A visit to Jingdezhen with Bo Gyllensvärd
4-24 September 1992

An invitation and journey to study the recent findings from the excavations of the Imperial Ming Kilns
at Zhushan, and other aspects of the ceramic history of China in and around the city of Jingdezhen.
Text and photo © Jan-Erik Nilsson 1992

Wednesday 16 September 1992
The Porcelain Exhibition Hall, again

The afternoon was spent at The Porcelain Exhibition Hall.

Discussion at the Porcelain Exhibition Hall

Discussion at the Porcelain Exhibition Hall

We looked at and photographed the shards on the 3rd floor. This time we did not visited the museum exhibition on the first floor or the exhibition hall on the second floor.

Exhibition Hall meeting with Bo

This time Bo was able to join in. This is actually the occasion when I took the pictures that are added in on the previous page.
Show case 4. Hongzhi (1488-1505) in the background.

Porcelain hall manager

Porcelain Hall manager

We were offered a lot of tea I think out of concern for Bo. Bo spoke some and the Chinese expressed their willingness to exhibit minyao in Sweden.

As a related thought I think it is time to exhibit contemporary Chinese studio ceramics in Sweden.

Their manufacturing department was very small; it was limited to a corner of the back yard. Painting and decorating takes a lot longer than the turning of the body.

Bowls

Bowls drying in the shade.

Bowls drying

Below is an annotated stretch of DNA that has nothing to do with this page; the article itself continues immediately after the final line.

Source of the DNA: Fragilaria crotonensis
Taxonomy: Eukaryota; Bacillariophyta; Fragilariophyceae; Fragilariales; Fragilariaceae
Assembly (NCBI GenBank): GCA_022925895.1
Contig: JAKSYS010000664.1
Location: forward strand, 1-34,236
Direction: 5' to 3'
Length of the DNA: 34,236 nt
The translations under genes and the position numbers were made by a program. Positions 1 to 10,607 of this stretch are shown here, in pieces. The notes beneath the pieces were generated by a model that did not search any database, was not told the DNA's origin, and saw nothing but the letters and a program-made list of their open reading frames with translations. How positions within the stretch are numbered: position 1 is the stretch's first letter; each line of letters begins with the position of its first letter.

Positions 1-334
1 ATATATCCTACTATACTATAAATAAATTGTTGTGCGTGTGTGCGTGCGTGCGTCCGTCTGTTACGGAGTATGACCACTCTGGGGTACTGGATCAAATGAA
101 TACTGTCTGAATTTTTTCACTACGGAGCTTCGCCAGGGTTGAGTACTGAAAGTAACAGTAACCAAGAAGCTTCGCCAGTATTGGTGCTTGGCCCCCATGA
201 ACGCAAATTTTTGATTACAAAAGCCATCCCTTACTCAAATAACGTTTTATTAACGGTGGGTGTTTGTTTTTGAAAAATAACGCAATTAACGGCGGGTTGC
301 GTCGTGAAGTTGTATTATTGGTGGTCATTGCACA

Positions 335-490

Same bowls, from the inside of the pavilion.

Porcelain drying racks

A variety of porcelain pieces drying in the shade. On the small bowls we can see that the bases and footrims are made in a different manner here, than at the 'Ancient Porcelain Factory'. The stub handle is here well inside the foot rim.

Shaving down to size

Shaving off excess clay from the base and carefully shaping the foot rim.

censers

The censers are carefully having their ears and lid decoration added, that are cast somewhere else and have now dried enough to be added onto the main body.

Decorating a bowl

Underglaze blue decoration added to a bowl

Jar

The red color on the unfired jar is tracing color that is used to create an imprint on the porcelain body that could be followed when drawing the final decoration with cobalt. As could be seen from the model on the table, the cobalt will be drawn in several most carefully calculated shades.

Juhuchun Pear shaped vase

Pear shaped vases decorated with cobalt, waiting to be glazed.

Text and photos on this web page are copyright as published © Jan-Erik Nilsson, Gotheborg.com, Sweden 2014